The Short-Staffed Story



It’s staring me in the face the entire time I’m getting my coat on. It’s mocking me with its very existence. I want to smash it into nothing, I want to scream insults at it. Mostly, though, I want to go home and not come back until I feel like a human being again.
“It” is a list of all the open shifts for the month…there’s enough to fill a full-time position or two. Or several.

We’re all in overtime already: we few who have stuck it out during this incredibly rough period. Every place has its bad stretches–we’re in the middle of one right now.
Every aide that leaves puts more work on the rest of us. The heavier the workload, the more aides that get fed up and leave…and when it’s like this, overworked and understaffed, it is hard to convince the new aides to stay.
Why would they? It’s crazy and ridiculous and nobody is happy to be at work. Another newbie quits and we all sigh and try to prepare ourselves for another week of 10-12 residents per aide.
When CNAs are short-staffed, they’re also overworked. It’s just the way it goes.

According to the charts in the office, twelve isn’t that much more than a standard group of 8-10 residents per aide–no big deal, right? It’s an acceptable solution to the problem of not-enough staff. Just give every CNA a couple more people, maybe three or four and there you go: we’re covered for today. Whew. Saved by simple mathematics.
But on the floor, having twelve people instead of eight means more call lights going off at the same time, it means no ten-minute breathers. It means later lunches, messy rooms, soiled pants, too-long finger nails and unshaven faces. On the floor, it becomes a problem of subtraction, not addition. What it really means is that you’re taking time and care away from all twelve residents.
What it means is I don’t have time to change Mrs. Q’s sheets because Mr. W needs to get dressed. I don’t have time to walk Mrs. E because Mrs. R’s call light has been going off for 20 minutes. I can’t spend a few minutes chatting with Mr. T because Mr. Y’s alarm is going off. Mrs. U and Mrs. I can’t go to bed yet because they are mechanical lifts and I don’t have anybody to help me right now. Mr. O has to feed himself, even though he really needs supervision because Mrs. P can’t feed herself at all. I can’t brush Mrs. A’s teeth, because I can see Mr. S coming down the hall with soaked pants–understandable, since I haven’t had a chance to touch him all shift.
Understandable to an overwhelmed CNA, that is. Try explaining that to his family. Try explaining that to him.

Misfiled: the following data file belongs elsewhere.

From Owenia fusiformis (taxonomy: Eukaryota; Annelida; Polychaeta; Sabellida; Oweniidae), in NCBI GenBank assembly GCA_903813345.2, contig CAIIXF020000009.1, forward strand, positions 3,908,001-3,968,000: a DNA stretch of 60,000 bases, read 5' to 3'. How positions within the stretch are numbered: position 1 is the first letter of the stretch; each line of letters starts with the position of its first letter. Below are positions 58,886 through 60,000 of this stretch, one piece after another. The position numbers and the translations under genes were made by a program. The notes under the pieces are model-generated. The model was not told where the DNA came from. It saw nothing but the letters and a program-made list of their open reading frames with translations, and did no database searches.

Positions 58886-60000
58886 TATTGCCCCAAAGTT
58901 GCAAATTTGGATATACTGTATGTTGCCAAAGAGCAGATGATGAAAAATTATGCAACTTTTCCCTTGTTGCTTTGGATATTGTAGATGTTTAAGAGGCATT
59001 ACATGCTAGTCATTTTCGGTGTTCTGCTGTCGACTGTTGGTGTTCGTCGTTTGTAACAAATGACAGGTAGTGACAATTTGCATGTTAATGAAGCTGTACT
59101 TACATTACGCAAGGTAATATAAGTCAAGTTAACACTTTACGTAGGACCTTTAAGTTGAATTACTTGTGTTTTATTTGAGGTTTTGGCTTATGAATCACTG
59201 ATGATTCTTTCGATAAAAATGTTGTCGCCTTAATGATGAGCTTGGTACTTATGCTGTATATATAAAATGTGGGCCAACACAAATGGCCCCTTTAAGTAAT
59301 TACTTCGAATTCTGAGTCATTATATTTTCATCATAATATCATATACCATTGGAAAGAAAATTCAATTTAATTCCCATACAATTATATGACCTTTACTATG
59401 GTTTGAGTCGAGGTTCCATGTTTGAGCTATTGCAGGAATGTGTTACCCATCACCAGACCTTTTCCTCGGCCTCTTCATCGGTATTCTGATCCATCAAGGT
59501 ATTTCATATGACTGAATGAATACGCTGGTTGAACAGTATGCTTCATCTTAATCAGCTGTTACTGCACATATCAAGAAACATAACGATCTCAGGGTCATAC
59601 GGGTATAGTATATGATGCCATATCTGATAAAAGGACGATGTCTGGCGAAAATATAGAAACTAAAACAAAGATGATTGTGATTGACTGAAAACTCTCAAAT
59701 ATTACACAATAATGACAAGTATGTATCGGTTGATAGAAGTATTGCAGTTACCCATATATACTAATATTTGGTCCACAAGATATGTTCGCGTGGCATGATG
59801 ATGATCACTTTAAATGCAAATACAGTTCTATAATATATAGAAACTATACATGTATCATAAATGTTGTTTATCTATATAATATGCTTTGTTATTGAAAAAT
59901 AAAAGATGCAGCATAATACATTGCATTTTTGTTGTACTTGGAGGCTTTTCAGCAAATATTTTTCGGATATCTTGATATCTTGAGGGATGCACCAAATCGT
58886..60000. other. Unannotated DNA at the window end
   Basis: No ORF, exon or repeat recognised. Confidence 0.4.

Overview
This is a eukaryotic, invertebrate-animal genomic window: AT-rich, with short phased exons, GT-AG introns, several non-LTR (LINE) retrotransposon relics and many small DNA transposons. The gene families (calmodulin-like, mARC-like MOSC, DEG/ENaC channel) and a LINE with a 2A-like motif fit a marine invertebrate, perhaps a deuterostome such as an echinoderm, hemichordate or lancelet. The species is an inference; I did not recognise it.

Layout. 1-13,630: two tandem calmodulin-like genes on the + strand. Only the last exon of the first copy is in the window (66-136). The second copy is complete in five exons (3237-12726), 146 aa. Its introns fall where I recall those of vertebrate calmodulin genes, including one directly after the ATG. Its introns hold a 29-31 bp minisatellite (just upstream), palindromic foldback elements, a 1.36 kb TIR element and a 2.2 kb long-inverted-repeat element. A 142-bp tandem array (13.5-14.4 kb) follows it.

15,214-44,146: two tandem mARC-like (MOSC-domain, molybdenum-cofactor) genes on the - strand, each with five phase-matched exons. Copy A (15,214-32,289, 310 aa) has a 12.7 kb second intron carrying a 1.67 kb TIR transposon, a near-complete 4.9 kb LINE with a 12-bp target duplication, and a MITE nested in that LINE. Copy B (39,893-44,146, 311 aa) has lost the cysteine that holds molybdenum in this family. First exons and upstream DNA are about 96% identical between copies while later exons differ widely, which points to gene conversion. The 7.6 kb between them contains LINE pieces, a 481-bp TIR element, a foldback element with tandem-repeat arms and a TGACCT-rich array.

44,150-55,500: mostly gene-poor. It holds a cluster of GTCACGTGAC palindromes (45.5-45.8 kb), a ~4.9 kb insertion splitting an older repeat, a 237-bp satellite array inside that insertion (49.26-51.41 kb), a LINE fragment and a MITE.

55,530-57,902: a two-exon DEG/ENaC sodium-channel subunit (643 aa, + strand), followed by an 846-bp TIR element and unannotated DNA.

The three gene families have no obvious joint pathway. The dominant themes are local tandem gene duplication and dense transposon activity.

And while it might be “understandable” to the aides, these kinds of situation are most certainly not acceptable. Not to the good aides. We who take pride in our work, we do not enjoy seeing our residents unkempt, soaked and soiled. But what can we do? Stop time, clone ourselves, refuse to work unless safe staffing laws are passed?
If only.
What we can do is come in early and stay over late; we can skip our ten-minute breaks, we can pick up extra shifts so that our residents can get the high quality care that only comes with adequate staffing. We can take on extra work during a shift in hopes of keeping the newbies for more than two weeks.
Sometimes these measures, so wearing on us, seem like fingers in the dike. It’s not enough. It’s never enough. We go above and beyond but we still can’t reach. Bad days and double shifts stack up into a wall of weariness; the higher it gets, the harder it is to remember why we cared enough to make these sacrifices.

I’m not quite there yet. I can still feel the shame and the anger that comes from a job badly done. I’ve failed them. I’ve failed my residents, who are both my responsibility and my friends.
But it’s not my fault. I didn’t ask to have a group of 12 residents. I didn’t ask to have a whole hall to myself. This wasn’t my choice, this isn’t on me. I’m only human, I can only power through so many short-staffed shifts. I am aware that at other facilities, the ratios are much higher–up to 20 residents per aide–but this doesn’t make me feel better about the twelve people whose care has seen a noticeable decline since we’ve been short-staffed. What more can I do? What more should I do? Is it always going to be this way? How much more can I take? How much more should I take?

There’s a note on the sign-up sheet. “Thank you for all you do,” it says. “It doesn’t go unnoticed. We know it has been rough. Hang in there, we’re trying to get more staff in. Just keep being awesome for a bit longer.”
I start to tear up. They see. They see. Some would say it’s a ploy to milk more hours from us, but from the dollar signs offered next to the note, I’d say they’ve got their money where their mouth is.
Okay, I think. Between the note and the big bonuses, I’ve changed my mind. I can work nine days in a row. I can handle a double in that mix. I can do it. My back hurts, I’m always tired, I never see my friends or my family, but I can do it. I can do it again.
Next week, though. Next week I cut back. Next week I rest.
Maybe next week, they’ll have a new aide in. Maybe.
I won’t burn out; I’m not drinking that poison again. I’ll fix a smile on my face and I’ll work this week because my residents need me. My employers need me and they’re acknowledging that. They see and they appreciate me; I’ll give them one more week of my free time.
Next week I’ll cut all the way back to 40 hours and I’ll take care of myself…because my residents are going to need me in a month, a year.
I’ll damn the broken system and laugh with my residents because I chose and am choosing to be a CNA. Nobody and nothing is taking away my joy in my vocation.

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